The 26-year-old stood in the par-5 18th hole’s greenside bunker at The Links at Stoney Point in Greenwood, S.C. It was Sunday, May 10, the final hole of the Epson Tour’s Self Regional Healthcare Foundation Women’s Health Classic – possibly the biggest event of the season because of the purse and quality field. Casey Grice was just short of the green in two, and they were tied for the lead. Llaneza played first and kept in mind that Grice had chipped in twice previously that day. She aimed to make the bunker shot and blasted to tap-in range. Grice’s chip went 8 feet long and she missed the comeback putt for birdie.
The victory, the biggest of Llaneza’s professional career, moved her from 26th to first on the Epson Tour money list, a position she still holds as summer approaches with the goal of a top-10 Epson Tour placement and exempt status on the 2016 LPGA. She also became only the third Mexican to win on the Epson – following Mexican golf icon Lorena Ochoa in 2002 and Violeta Retamoza in 2007.
“That tournament is like a major to us,” said Llaneza, who is splitting time on the Epson Tour and LPGA this season. “It’s a great week and they treat us really, really well. It all came at a very good time. I felt like I was on a rollercoaster. I really learned a lot from that experience.”
The previous week, Llaneza played in the LPGA’s Volunteers of America North Texas Shootout. She contended in the first round and then fell back to miss the second cut of the week. She discussed plans for the following week with her caddie and opted to play in Greenwood, S.C. – a good choice.
Following her Greenwood victory and still riding a high, Llaneza and her caddie bolted for Greenville, S.C., to return their rental car. No one was manning the office early Sunday evening, so the duo was basically stranded. They opted to stay over in Greenville, arose on Monday morning, drove six hours to Richmond, Va., to scout the U.S. Women’s Open qualifying site and then on to Williamsburg, Va., late Monday for last week’s Kingsmill Championship where she finished in a tie for 66th. On Monday, she was co-medalist at Hermitage Country Club for the Women’s Open qualifier – wearing good-luck red, white and blue – and is set to play in her first U.S. Women’s Open this July.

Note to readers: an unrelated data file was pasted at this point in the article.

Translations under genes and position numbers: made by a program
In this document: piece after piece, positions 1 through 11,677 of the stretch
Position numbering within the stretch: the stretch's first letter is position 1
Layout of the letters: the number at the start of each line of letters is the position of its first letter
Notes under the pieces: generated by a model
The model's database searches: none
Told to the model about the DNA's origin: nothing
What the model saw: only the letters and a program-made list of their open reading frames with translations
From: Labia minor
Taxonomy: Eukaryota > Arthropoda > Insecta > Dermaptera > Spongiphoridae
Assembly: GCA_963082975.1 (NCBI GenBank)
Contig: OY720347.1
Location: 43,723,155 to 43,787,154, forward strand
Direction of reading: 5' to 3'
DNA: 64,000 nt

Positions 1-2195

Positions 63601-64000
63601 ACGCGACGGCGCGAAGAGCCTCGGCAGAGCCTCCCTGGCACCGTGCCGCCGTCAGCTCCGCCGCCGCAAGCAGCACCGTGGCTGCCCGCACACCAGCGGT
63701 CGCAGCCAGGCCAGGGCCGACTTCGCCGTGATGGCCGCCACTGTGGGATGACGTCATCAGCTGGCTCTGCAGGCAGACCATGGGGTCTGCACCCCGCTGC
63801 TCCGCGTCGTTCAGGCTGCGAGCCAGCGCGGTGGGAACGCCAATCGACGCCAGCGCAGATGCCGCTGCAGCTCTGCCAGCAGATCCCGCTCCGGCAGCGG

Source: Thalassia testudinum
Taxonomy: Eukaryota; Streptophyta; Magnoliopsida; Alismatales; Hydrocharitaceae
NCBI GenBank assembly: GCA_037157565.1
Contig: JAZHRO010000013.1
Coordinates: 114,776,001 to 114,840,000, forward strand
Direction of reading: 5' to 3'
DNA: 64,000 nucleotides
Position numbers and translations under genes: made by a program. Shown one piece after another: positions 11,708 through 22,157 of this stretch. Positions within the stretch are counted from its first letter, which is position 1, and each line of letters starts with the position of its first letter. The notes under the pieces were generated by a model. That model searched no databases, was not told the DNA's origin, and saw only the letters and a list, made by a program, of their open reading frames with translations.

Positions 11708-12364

“What a crazy week,” Llaneza said. “So many things going on, so many people to thank.”
The back and forth from flying to Dallas and driving from South Carolina to Virginia was a microcosm of Llaneza’s professional career thus far.
She learned the game from her father at age 10 and grew up playing among golfers her age, mostly boys. The competition against the boys led her to becoming a five-time Mexican girls junior champion and earned a scholarship to the University of Arizona where her heroine, Ochoa, attended.
Much of the ability to not only play professionally – but stay on tour and work her way up – is due to terrific support from Mexico City. That comes from her family and the Impulsando al Golf Professional Mexico (IGPM), a non-profit organization led by Monterrey, Mexico businesswomen Rosalba Papacostas and Marina Villasana to benefit aspiring professional women golfers. The organization, formed in 2008 after Mexican women met a roadblock on their road to the LPGA, raises money from businesses and individual donors to pay entry fees for Mexican professionals.
“Once you make it to the LPGA it’s easy to get sponsors,” Llaneza said. “But it’s very hard to bet on you when you’re just starting your career. It’s like starting a job without previous experience. Seven girls are supported now by the IGPM and everything is done by the book. We’re like a team.”
Llaneza plans to focus on the Epson Tour for the foreseeable future to secure her spot for the 2016 season but is clearly infused with confidence after her win in Greenwood.
“For sure, I will play in more Epson events than I was planning on before,” she said. “That’s what seems to be the best. But in three to four more weeks I’m sure I’ll have a much clearer idea.”